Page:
Older adopted children and their families often express high need for support for attachment and trauma related concerns. Postadoption mental health intervention focused on enhancing the parent–child relationship among adoptive parents and adoptees is essential for fostering placement permanency among these families. This single group pilot study explored the effect of child–parent relationship therapy (CPRT) for adoptive parents of preadolescents who reported attachment related concerns, stress in the parent–child relationship, and child behavior problems. Participants were adoptive parents with adoptees between the ages of 8 to 14 adopted out of foster care. Data was collected at baseline, pretest, midtest, and posttest. Results from nonparametric Friedman test of differences across 4 points of measure indicated that CPRT demonstrated statistically significant improvement for the 3 outcome variables: parental empathy, child behavior, and parent child relationship stress. Specifically, results indicated that prior to receiving CPRT (baseline to pretest), parents demonstrated no change or worsening in functioning across all variables, whereas during the intervention phase findings showed a large treatment effect for parental empathy, a medium effect for parenting stress, and a small effect for child behavior problems. Findings from this pilot study support CPRT as a promising mental health intervention for adoptive parents and preadolescent children. Clinical implications and recommendations for working with adoptive parents of preadolescents are explored within the context of these findings.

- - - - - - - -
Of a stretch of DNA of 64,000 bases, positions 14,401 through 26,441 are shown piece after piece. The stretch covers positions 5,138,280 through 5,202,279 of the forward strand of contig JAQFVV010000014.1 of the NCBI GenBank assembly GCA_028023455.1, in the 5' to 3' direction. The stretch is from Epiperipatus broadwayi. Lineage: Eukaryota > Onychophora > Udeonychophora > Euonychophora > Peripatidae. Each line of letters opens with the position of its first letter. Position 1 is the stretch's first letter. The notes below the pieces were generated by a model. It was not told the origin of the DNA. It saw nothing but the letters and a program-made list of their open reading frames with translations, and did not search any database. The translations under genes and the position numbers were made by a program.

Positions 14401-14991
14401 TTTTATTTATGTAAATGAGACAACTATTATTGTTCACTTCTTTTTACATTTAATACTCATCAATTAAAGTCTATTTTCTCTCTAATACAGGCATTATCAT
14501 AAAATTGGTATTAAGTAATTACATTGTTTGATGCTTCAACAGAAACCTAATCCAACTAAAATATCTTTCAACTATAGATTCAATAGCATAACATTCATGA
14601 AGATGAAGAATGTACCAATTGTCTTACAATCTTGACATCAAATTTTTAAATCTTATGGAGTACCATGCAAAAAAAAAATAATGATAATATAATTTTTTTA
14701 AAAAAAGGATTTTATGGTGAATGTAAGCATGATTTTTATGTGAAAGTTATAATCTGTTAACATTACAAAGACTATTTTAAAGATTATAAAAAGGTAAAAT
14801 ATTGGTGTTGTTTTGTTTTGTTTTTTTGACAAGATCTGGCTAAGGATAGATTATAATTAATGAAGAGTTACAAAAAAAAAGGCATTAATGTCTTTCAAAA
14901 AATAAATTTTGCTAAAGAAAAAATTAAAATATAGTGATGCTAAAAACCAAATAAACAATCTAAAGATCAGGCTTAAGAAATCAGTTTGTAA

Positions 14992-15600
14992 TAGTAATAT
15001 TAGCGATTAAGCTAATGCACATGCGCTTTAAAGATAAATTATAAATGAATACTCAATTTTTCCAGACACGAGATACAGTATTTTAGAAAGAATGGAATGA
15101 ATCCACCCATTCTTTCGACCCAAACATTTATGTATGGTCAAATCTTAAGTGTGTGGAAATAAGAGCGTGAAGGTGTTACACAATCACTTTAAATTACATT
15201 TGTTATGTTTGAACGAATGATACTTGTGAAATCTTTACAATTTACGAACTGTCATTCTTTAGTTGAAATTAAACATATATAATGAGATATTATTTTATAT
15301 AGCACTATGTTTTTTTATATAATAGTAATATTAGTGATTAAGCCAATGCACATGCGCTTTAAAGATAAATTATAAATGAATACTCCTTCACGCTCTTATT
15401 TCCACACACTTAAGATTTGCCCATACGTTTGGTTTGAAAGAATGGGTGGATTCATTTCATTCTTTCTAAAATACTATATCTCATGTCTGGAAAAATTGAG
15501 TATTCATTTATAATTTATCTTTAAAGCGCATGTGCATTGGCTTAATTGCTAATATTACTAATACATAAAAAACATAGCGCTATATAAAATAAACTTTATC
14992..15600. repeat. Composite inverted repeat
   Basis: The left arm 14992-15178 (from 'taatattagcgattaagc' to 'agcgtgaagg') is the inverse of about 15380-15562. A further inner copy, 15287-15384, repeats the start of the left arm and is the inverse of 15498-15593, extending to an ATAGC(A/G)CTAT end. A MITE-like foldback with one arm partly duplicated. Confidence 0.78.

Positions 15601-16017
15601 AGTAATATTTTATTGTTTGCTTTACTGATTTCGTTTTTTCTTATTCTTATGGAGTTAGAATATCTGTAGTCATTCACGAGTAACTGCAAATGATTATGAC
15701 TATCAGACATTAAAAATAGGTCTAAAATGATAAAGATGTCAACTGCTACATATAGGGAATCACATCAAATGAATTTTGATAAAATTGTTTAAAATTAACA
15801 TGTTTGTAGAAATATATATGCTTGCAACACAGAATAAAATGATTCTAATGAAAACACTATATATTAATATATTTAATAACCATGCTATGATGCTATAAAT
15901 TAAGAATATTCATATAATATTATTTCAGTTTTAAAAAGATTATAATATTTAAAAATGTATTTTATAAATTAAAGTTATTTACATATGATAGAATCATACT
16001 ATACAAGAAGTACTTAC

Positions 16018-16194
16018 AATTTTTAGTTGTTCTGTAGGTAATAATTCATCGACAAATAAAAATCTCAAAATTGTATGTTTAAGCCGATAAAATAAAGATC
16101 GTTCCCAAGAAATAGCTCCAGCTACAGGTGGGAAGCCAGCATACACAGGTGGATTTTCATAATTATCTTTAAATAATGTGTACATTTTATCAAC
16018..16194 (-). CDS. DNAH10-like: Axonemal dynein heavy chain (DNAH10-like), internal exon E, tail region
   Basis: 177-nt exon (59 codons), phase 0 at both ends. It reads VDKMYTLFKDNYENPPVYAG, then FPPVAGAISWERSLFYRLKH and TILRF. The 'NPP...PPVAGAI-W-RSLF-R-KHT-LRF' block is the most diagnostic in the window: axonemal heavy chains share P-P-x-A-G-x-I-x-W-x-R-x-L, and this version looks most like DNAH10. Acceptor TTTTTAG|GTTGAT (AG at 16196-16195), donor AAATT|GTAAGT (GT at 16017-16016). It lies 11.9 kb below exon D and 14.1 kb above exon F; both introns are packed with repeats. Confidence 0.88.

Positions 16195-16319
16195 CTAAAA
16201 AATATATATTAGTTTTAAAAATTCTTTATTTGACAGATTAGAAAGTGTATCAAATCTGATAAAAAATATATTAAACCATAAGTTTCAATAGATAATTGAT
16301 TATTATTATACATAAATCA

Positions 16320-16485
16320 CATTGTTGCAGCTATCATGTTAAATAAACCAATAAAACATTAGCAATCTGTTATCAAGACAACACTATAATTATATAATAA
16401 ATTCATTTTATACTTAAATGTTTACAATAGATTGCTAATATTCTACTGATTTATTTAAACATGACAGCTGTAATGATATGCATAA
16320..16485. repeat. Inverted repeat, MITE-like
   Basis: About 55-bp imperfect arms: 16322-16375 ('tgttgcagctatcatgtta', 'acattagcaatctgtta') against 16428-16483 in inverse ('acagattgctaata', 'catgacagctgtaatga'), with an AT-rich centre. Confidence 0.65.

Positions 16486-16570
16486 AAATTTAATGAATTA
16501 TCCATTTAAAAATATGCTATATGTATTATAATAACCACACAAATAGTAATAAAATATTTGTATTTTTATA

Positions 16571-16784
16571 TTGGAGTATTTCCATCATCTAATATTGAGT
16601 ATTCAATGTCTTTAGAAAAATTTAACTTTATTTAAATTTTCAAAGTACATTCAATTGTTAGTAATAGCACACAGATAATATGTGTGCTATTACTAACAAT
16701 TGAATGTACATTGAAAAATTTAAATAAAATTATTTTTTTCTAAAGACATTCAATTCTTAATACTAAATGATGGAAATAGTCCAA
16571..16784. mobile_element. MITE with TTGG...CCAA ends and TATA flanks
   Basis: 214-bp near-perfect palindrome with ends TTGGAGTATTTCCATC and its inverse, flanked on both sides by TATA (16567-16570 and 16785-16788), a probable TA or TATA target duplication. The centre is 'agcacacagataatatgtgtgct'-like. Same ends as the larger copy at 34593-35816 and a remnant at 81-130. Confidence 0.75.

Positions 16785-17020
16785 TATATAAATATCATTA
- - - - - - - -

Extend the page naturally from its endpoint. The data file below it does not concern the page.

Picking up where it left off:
Describe present findings of a pilot study to provide evidence for the effectiveness of Child-Parent Relationship Therapy (CPRT) with adoptive parents of preadolescents.
Articulate knowledge and rationale for adapting CPRT for parents of preadolescents.
Assess procedures and limitations of pilot study to increase rigor in future research.